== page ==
Wednesday, 13 May 2020
The beauty in the Controlled Draw Pattern is that it can be finally a bliss for RED (Rear Eye Dominant) golfers -- yes, almost all things in golf favour either ambidextrous or LED (Lead Eye Dominant) players. Why ? Because golf is a side sport and the target is located at the lead side. For the first time we were lucky enough to invent a procedure that is extremely easy for RED majority of golfers, but first of all, introduces almost full automatism to the setup procedure and, therefore, makes the Controlled Draw Pattern in the Senior Swing almost fully setup dependent motion.
As we already know, two very important features must be obtained before the swing motion begins -- increased spine tilt and closed shoulders line in relation to the target line. We can have both in the same time when creating it becomes second nature, but let us examine them step by step. Please take a serious look at the following diagrams and descriptions:
a. closed shoulders phase
we need to stand neutral in relation to the target while placing the ball exactly below the rear eye, then close the shoulder line and the whole torso in relation to the target line; we observe that by doing that the relation between the ball position and our eyes changes to a more centered one between the rear and the lead eye; we mentioned earlier also a valid hint for RED golfers who would like to depend the amount of shoulder girdle closure -- just try to look at the target binocularily "through your nose" with your rear eye
b. increased axis tilt phase
when we increase axis tilt more than the primarily achieved because of lower position of the rear hand on the grip the relation between the ball position and our eyes changes to almost under-the-lead-eye one; this is the position from which we start the motion; remember to use a more linear trigger in this case
As mentioned, both phases can be executed simultaneously and, moreover, we can easily learn to match the procedure to the club length and projected action ad hoc. When we need the flat spot to begin earlier (as e.g. in case of driver shots) the axis should be more increased, even to the position of the lead eye behind the ball. Conversely, when we need the flat spot to begin later (as e.g. in case of punch shots) the axis should remain as in the closed shoulders phase.
A very good idea is just trying to look what is below the ball's equator with the lead eye before the trigger compression phase while not letting lose this below-equator view with binocular vision after the body downswing shift until impact. Interestingly, the ball position in the downswing phase after the Horizontal Guillotine Effect practically returns to the rear eye over the ball while having the lead side wide and the rear side narrow (as explained in the last article), however in terms of binocular vision we can still see the dimples below equator till the end, i.e. losing the ball image which happens to all of us in various phases of the late downswing.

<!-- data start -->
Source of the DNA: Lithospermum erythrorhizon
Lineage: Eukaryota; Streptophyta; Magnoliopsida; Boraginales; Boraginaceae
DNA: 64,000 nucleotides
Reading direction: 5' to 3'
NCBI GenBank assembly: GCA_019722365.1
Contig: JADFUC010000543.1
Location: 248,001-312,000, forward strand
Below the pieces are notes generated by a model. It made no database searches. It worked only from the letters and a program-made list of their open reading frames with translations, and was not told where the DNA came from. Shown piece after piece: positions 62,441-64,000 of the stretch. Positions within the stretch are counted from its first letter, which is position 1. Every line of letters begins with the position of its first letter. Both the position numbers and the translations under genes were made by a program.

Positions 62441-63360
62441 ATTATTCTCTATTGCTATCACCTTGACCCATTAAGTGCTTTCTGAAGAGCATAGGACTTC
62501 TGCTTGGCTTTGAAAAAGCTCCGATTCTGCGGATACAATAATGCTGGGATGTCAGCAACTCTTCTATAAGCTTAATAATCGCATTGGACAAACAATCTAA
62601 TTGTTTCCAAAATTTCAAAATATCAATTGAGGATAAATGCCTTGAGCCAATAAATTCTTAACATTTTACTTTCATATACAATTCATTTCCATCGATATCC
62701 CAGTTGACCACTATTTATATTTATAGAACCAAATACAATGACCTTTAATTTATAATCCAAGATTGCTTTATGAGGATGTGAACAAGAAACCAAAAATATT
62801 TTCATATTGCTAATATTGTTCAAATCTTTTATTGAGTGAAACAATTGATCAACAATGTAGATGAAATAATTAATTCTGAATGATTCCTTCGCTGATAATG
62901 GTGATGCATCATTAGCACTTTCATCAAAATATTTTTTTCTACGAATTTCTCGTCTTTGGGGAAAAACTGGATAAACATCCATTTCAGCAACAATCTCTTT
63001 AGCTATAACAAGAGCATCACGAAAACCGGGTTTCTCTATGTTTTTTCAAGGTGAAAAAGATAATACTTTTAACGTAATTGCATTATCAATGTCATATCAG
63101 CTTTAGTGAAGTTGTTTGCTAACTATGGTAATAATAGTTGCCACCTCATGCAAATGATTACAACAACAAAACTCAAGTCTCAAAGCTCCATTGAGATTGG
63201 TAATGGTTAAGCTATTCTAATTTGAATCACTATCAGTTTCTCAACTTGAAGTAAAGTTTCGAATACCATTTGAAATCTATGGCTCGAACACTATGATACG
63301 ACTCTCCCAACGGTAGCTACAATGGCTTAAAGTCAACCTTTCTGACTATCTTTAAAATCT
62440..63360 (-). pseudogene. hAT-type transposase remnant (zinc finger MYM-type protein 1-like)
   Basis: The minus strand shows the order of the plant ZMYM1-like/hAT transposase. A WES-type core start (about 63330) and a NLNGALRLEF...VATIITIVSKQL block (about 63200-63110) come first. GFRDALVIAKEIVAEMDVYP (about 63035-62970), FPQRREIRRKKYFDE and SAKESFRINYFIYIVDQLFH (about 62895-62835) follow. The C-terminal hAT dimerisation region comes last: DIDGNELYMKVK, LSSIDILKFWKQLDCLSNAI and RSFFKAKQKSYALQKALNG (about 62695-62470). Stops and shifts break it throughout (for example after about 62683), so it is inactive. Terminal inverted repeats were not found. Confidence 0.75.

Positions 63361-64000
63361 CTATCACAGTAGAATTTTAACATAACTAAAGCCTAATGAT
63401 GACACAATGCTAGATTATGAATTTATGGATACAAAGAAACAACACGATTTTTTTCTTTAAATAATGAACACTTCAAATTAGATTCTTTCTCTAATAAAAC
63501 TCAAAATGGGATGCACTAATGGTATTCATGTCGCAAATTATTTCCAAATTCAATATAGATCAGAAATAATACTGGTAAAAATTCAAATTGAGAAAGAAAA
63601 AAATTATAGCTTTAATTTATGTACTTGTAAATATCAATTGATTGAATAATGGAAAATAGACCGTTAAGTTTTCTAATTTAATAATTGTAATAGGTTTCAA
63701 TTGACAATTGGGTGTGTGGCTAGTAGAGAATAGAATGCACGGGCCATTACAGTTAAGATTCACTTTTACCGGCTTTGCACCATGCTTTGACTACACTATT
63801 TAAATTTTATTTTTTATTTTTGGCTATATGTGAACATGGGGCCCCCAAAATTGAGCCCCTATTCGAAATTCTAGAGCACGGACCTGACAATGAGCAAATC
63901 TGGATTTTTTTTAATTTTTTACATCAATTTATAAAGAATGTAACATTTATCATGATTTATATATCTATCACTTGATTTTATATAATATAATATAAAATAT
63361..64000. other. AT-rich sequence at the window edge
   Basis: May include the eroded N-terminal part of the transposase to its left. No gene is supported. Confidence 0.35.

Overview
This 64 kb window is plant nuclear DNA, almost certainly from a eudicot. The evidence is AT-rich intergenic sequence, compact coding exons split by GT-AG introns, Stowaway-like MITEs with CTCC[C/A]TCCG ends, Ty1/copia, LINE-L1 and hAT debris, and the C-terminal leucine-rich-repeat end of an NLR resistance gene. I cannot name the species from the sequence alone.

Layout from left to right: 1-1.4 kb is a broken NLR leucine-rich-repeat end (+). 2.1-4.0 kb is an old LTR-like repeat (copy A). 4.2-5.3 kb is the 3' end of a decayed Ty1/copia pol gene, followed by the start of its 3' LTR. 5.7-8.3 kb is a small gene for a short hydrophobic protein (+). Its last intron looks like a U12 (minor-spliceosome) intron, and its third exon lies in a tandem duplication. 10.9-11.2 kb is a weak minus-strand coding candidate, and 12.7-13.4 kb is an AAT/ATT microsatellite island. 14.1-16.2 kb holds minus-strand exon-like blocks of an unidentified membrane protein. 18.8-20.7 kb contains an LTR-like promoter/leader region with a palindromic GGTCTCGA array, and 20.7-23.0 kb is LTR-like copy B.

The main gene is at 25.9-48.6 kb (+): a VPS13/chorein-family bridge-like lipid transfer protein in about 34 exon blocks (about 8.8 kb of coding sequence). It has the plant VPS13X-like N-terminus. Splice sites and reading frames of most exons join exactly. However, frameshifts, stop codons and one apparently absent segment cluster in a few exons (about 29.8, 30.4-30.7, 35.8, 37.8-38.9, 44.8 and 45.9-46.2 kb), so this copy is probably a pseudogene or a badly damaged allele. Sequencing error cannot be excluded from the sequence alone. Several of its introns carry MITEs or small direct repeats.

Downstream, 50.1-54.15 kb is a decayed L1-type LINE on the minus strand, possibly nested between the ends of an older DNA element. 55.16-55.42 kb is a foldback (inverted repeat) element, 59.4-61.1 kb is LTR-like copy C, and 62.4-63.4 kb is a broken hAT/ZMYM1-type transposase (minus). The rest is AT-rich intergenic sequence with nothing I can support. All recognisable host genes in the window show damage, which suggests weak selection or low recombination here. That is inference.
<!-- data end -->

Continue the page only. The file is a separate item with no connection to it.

Last but not least, some nuances referring to the set-up procedure in the Controlled Draw Pattern.
First, it is worth mentioning that we are in a position to proceed the combined closed shoulders and increased tilt phases from the ground up using the old but gold procedure of presetting of the rear leg ankle and knee joints (please refer to the 'Setting the Swing Motion' article from the year 2010) aiming at anchoring our feet well and, therefore, at easing the WAB into SWAB phenomenon (please refer to the 'Solutions to Lengthen the Flat Spot. Part 3. Controlling Up and Down Movements: the Spine' article).
Both legs can be subdued to preset if it helps to anyone but, of course, the most important is the rear leg and its joints. The difference is that we now need to care about the senior and less agile golfers who tend to have weaker legs and, therefore, we need to create more effective shear forces, the more we do need as less flexed legs in the knees as possible (because of desirable limitations in the horizontal plane).
Take a look at the view from the above onto the rear foot -- while presetting the knee and ankle joints it is of crucial importance to open it slightly then raise the toes and rotate them to the outside creating the very firm outside border of the rear foot.
Secondly, it is crucial to control the lead side firmness (please refer to the 'Firm Lead Side in the Impact Zone' both articles) which might be easily done via the lead hip fixed extension procedure. The bigger the fixed extension is the tendency to excessive draws is limited and viceversa, without so firm the lead side it is much easier to turn in the impact zone and add some to the draw numbers. We would personally firm up the lead side for small push draws that tend to end at the right of the target while loosing it a bit for draws that end to the left of the target. An advanced player would also use it for programming the height of the ball flight as well as merge the amount of firmness with the length of the clubs.